In September, Toys R Us filed for bankruptcy protection in the US. The firm, which was once the dominant player in the US toy market, has found it tough to compete with larger rivals such as Walmart and Amazon.
Anyone unfortunate enough to have set foot in a Toys R Us in the last few years will know that the experience is far from fun. Buying toys should be enjoyable: we were all kids in a toy store once. It should be interactive, engaging, and colourful. It should keep the children entertained for 15 minutes or more and get their parents spending money.
The same goes for food. Food is arguably one of the greatest pleasures in life. Gluttony is one of the seven deadly sins after all! But so often grocery shopping feels clinical, like a maze with a self-checkout at the end.
Think about it…if a store doesn’t go beyond your basic needs, why would you make the effort to visit if you could just buy the same products online? Especially with affordable and convenient same-day delivery options from pure-play and multichannel operators. At a time when Amazon is biting at the heels of pretty much every retailer, the instore experience has never been more important.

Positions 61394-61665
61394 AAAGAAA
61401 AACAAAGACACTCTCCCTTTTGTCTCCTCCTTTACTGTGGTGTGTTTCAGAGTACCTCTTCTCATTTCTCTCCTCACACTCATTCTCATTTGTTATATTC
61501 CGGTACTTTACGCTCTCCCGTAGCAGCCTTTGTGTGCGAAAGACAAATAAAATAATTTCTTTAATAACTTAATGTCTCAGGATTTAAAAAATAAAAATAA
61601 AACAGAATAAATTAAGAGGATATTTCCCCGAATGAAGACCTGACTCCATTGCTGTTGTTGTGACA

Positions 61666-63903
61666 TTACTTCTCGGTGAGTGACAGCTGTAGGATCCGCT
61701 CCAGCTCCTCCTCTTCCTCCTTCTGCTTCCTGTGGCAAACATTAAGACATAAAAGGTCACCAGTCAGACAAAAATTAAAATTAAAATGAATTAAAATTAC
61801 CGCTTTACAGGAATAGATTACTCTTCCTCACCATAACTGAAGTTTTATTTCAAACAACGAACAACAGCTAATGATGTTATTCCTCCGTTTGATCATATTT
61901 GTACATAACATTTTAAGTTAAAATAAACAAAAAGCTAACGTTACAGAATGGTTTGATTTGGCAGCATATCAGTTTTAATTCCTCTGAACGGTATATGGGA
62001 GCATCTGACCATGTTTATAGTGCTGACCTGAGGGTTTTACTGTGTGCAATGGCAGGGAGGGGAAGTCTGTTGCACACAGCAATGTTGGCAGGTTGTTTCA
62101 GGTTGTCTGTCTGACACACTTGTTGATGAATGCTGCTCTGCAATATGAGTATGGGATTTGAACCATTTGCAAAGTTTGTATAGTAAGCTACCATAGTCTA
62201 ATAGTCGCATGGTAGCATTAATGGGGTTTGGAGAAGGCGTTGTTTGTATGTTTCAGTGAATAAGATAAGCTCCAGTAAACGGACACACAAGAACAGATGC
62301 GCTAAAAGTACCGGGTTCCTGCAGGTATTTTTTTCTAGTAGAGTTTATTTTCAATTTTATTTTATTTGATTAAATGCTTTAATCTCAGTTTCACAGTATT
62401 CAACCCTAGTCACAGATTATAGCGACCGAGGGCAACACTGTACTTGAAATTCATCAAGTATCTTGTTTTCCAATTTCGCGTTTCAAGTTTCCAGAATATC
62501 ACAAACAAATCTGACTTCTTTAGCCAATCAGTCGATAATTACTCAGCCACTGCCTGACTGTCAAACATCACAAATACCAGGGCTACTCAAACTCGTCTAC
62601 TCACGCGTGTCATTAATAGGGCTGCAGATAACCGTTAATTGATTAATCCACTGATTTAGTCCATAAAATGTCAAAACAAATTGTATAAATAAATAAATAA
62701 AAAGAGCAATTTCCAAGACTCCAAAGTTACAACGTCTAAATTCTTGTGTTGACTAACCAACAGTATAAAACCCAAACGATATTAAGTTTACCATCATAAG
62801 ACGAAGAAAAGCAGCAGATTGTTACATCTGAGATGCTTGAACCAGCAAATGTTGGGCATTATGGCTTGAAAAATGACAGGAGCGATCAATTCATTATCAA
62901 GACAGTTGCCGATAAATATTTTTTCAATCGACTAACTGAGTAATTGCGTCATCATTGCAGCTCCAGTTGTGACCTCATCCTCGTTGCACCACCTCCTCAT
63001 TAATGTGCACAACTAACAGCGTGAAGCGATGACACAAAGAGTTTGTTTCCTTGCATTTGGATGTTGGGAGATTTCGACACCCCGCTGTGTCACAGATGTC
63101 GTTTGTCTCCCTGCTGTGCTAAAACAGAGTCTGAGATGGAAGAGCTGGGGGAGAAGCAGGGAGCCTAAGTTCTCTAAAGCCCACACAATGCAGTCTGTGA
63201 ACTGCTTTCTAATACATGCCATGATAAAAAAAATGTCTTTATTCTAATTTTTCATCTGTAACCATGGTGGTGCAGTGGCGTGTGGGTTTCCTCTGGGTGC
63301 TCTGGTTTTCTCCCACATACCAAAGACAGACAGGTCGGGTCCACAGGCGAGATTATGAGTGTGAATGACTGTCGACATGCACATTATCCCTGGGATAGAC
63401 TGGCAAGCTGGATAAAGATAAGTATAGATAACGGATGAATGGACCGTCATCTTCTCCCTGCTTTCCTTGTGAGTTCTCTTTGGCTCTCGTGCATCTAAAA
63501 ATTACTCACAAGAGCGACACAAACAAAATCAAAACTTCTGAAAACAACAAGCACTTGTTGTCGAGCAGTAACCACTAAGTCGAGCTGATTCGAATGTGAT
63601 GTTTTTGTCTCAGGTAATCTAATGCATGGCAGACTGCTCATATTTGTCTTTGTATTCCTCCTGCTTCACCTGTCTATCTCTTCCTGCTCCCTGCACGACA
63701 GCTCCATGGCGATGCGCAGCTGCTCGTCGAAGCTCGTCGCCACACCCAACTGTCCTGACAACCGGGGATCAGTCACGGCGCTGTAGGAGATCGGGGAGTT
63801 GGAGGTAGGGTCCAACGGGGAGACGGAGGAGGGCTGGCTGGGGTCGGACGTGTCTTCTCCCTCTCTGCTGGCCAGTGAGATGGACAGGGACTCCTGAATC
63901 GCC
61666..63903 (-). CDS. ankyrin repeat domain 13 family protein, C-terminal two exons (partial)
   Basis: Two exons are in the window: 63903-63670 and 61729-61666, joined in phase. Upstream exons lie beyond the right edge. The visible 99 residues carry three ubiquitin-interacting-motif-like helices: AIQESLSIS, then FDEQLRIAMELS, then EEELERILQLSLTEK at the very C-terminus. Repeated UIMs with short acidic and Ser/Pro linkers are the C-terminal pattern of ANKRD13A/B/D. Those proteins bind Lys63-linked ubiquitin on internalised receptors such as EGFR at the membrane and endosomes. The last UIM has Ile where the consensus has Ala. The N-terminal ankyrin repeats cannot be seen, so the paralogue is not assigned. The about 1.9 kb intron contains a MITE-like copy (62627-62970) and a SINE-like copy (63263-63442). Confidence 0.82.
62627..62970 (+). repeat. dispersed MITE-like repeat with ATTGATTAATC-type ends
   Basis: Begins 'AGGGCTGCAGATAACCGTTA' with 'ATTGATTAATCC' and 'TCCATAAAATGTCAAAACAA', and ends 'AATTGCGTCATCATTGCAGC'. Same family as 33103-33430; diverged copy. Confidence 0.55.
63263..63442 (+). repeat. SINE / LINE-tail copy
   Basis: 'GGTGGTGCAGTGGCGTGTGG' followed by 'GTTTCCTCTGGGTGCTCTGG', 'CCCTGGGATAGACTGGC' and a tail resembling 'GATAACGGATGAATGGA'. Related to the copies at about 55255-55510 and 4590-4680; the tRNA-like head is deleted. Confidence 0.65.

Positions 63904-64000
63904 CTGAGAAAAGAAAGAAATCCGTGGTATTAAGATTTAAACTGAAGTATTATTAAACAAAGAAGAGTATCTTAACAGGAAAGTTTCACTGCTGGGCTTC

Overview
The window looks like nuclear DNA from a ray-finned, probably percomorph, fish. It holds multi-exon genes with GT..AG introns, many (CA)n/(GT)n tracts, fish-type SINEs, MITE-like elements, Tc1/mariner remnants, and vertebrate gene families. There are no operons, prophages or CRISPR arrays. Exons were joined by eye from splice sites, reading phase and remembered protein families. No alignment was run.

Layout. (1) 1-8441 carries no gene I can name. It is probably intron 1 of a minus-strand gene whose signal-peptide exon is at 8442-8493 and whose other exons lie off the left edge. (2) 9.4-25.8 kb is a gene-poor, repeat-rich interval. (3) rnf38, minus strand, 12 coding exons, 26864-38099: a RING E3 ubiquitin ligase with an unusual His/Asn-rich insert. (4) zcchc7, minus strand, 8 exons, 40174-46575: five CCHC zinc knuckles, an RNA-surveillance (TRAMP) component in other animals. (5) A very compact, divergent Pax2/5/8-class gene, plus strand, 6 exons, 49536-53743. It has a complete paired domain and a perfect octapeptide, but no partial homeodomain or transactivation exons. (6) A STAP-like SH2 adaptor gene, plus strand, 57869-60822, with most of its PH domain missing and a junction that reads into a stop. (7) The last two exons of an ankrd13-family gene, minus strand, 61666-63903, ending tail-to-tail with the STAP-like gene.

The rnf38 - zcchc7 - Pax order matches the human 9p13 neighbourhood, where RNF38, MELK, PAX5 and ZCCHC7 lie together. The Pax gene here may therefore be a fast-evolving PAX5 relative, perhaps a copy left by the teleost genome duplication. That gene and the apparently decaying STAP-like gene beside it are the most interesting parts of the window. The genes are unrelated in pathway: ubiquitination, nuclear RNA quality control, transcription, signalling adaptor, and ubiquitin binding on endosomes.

Yet, while the world leans towards digitalisation, there is still a desire to touch, feel, and try products. The senses play a vital role in our shopping experience.
Our most dominant sense is sight. It’s how we gather the majority of our information, and the first thing that hits us as we enter a store. The most obvious things to note are store layout, product presentation, and visual store branding. But there are so many more subtleties that amount to an enjoyable experience.
Morrisons is good at this. It creates theatre in its stores through ‘Market Street’. Emulating the market experience – which evokes feelings of nostalgia as well as demonstrating expertise – the Market Street boasts butchers in traditional red and white stripy aprons, bakers with flecks of flour on their uniform, and fishmongers in rubber boots.
Authenticity and sensory appeal right there – and it’s clearly working for Morrisons, which recently registered its eighth consecutive quarter of growth.
When it comes to food, it’s no secret that smell is important too. Hanna-Barbera’s depiction of cartoon characters hypnotised by pies on the windowsill is clearly an exaggeration…but they do have a point. We know that the smell of freshly baked bread sells houses. No prizes for guessing that it sells bread too.
Many people believe that supermarkets pipe the smell of bread into their stores. That’s not strictly true; most supermarkets have bakeries in store to create the smell and make the bread. But it is the case in others.
M&M’s World in London famously injects a powerful aroma of chocolate into the store and cinemas routinely pipe the smell of popcorn into the foyer. Instant coffee is a bit of theatre too – the smell you get when you open a jar is actually a ‘coffee aroma’ pumped in just before sealing.